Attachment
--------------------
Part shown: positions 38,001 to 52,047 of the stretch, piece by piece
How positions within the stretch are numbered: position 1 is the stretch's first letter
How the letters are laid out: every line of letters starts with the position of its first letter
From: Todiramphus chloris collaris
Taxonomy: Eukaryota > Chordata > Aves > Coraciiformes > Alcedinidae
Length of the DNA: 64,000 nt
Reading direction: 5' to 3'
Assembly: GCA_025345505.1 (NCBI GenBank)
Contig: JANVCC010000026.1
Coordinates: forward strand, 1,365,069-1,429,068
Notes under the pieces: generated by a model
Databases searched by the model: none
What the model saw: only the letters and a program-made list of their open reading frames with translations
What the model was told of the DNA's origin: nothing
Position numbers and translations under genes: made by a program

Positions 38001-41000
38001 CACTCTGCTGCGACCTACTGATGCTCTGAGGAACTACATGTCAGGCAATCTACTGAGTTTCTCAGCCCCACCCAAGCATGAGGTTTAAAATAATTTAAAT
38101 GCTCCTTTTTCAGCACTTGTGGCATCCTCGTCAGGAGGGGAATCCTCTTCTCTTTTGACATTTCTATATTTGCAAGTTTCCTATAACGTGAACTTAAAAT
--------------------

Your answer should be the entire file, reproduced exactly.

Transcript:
Part shown: positions 38,001 to 52,047 of the stretch, piece by piece
How positions within the stretch are numbered: position 1 is the stretch's first letter
How the letters are laid out: every line of letters starts with the position of its first letter
From: Todiramphus chloris collaris
Taxonomy: Eukaryota > Chordata > Aves > Coraciiformes > Alcedinidae
Length of the DNA: 64,000 nt
Reading direction: 5' to 3'
Assembly: GCA_025345505.1 (NCBI GenBank)
Contig: JANVCC010000026.1
Coordinates: forward strand, 1,365,069-1,429,068
Notes under the pieces: generated by a model
Databases searched by the model: none
What the model saw: only the letters and a program-made list of their open reading frames with translations
What the model was told of the DNA's origin: nothing
Position numbers and translations under genes: made by a program

Positions 38001-41000
38001 CACTCTGCTGCGACCTACTGATGCTCTGAGGAACTACATGTCAGGCAATCTACTGAGTTTCTCAGCCCCACCCAAGCATGAGGTTTAAAATAATTTAAAT
38101 GCTCCTTTTTCAGCACTTGTGGCATCCTCGTCAGGAGGGGAATCCTCTTCTCTTTTGACATTTCTATATTTGCAAGTTTCCTATAACGTGAACTTAAAAT